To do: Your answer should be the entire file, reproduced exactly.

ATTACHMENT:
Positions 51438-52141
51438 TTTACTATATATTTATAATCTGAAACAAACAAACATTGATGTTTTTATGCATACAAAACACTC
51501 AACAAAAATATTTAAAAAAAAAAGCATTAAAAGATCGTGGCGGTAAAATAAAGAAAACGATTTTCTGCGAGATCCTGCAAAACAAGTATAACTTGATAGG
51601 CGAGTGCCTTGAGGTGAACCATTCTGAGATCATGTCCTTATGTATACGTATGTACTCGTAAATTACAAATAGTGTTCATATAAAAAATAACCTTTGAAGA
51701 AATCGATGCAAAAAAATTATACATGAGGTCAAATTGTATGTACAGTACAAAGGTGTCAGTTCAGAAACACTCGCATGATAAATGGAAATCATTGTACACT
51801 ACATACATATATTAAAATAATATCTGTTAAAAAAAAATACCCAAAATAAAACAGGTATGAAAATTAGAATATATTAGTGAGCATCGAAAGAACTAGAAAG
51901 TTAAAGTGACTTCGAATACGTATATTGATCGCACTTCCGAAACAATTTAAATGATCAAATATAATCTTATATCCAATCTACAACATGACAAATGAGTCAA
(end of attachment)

Positions 51438-52141
51438 TTTACTATATATTTATAATCTGAAACAAACAAACATTGATGTTTTTATGCATACAAAACACTC
51501 AACAAAAATATTTAAAAAAAAAAGCATTAAAAGATCGTGGCGGTAAAATAAAGAAAACGATTTTCTGCGAGATCCTGCAAAACAAGTATAACTTGATAGG
51601 CGAGTGCCTTGAGGTGAACCATTCTGAGATCATGTCCTTATGTATACGTATGTACTCGTAAATTACAAATAGTGTTCATATAAAAAATAACCTTTGAAGA
51701 AATCGATGCAAAAAAATTATACATGAGGTCAAATTGTATGTACAGTACAAAGGTGTCAGTTCAGAAACACTCGCATGATAAATGGAAATCATTGTACACT
51801 ACATACATATATTAAAATAATATCTGTTAAAAAAAAATACCCAAAATAAAACAGGTATGAAAATTAGAATATATTAGTGAGCATCGAAAGAACTAGAAAG
51901 TTAAAGTGACTTCGAATACGTATATTGATCGCACTTCCGAAACAATTTAAATGATCAAATATAATCTTATATCCAATCTACAACATGACAAATGAGTCAA